Motive, Means, and Opportunity

Like many of you, I have watched my fair share of cop shows, which has made me something of an expert on the topic of criminal investigations.  With my keen eye for detail, I never fail to have no clue who committed the crime du jour.  My wife, on the other hand, seems to know what’s what before the first commercial break.  Anyway, despite my inability to actually piece the clues together, I have learned a lot from these made-for-tv dramas that help me in everyday life.  Or, at least, I tell myself that to convince myself that Law and Order reruns aren’t a total waste of time.

One thing I have learned is that in order to prove beyond a reasonable doubt that the suspect actually committed the crime in question, the police must show motive, means, and opportunity.  Motive is the reason the crime was committed.  As Lieutenant Provenza of the LAPD’s Major Crimes division would say, “It’s always the husband,” because spouses always have the most motivation.

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It’s always the spouse.

A crime always has a reason, even if that reason is random violence.  So finding the motivation for the crime will help determine the suspect.  Next, the police must show that the suspect had the means or the ability to commit the crime.  This means that the 98 pound teenager maybe didn’t strangle his 250 pound neighbor or the woman with no hands couldn’t have shot the sheriff.  Finally, they must determine the opportunity to commit the crime.  Here’s where everyone’s favorite cop show word, alibi, comes into play.  If the suspect can’t be placed at the scene of the crime while it was being committed, they police have failed to answer the challenge of reasonable doubt.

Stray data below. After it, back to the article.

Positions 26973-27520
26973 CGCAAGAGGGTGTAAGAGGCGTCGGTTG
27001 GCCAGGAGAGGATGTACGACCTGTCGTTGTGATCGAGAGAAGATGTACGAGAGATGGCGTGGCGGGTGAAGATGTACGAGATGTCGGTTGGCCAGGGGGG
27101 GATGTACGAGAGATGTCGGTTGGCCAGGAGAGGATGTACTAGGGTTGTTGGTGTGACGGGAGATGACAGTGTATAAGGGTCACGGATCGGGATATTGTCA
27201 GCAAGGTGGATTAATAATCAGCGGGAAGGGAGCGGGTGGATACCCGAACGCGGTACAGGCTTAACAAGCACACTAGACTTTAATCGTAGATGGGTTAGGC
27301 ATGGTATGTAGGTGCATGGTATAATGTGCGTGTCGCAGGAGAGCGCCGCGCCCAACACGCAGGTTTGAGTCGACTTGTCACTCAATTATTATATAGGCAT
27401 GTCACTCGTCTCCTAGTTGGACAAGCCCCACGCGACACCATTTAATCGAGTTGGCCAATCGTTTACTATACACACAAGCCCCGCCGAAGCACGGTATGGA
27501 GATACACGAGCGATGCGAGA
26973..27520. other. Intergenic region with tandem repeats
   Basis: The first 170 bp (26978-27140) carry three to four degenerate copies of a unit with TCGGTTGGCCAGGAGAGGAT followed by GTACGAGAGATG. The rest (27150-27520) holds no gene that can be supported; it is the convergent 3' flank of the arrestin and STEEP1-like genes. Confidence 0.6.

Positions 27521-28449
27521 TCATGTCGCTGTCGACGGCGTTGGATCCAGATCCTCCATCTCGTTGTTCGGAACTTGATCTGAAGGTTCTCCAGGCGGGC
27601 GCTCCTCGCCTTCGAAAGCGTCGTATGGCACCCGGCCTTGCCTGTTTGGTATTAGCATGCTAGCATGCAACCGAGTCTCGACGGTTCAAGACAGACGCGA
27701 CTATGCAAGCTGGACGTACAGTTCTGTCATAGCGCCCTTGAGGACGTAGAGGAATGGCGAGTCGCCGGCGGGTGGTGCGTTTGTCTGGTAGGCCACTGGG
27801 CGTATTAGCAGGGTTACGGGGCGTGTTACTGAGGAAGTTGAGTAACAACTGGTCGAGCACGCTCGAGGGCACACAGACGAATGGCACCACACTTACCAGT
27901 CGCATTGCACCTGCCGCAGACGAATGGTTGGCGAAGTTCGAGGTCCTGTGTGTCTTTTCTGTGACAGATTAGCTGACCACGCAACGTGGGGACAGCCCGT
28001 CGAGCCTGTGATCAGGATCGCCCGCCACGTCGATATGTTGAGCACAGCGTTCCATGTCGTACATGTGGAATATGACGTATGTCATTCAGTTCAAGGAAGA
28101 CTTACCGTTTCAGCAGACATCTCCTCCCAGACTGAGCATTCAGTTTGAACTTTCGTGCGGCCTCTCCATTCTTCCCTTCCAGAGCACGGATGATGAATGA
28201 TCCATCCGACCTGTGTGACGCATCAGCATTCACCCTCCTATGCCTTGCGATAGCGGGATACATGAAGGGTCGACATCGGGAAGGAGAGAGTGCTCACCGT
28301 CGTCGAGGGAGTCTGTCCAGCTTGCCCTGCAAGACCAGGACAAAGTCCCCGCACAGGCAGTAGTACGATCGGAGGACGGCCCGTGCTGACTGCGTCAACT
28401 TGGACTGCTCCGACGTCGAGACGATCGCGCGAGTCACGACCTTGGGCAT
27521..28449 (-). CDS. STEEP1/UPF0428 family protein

What does this have to do with the Lectionary readings for Sunday?  I’m glad you asked.  For the second week in a row, we have texts that are dealing with evangelism.  Our Collect asks God to give us the grace necessary to answer the call and proclaim the Good News to all people.  If we take this prayer seriously, then means and opportunity are both covered right there.  That is, if we believe in the power of prayer, by praying for this grace, God has already bestowed it upon us.  Those to whom we are to go and the words we are to us are already available to us.  What is missing, in my experience, is the motive.

Paul recognized this very early on, exhorting the Church in Corinth to live as if Christ was coming back tomorrow.  Two thousand years later, it can be hard to muster up the motivation to share the Good News.  If Jesus hasn’t come back yet, what’s the rush?  If I’m not going to die tomorrow, why risk it?  If those to whom I am called to share the Gospel seem long for this world, why hurry?  When it comes to evangelism, what really seems to be lacking is motive, and yet, what better motivation is there than having the Good News of God’s saving love to share?  Why hold back when there are people who are living without the knowledge of that love?  Why tarry when you can invite another to come into the joy of God’s grace?

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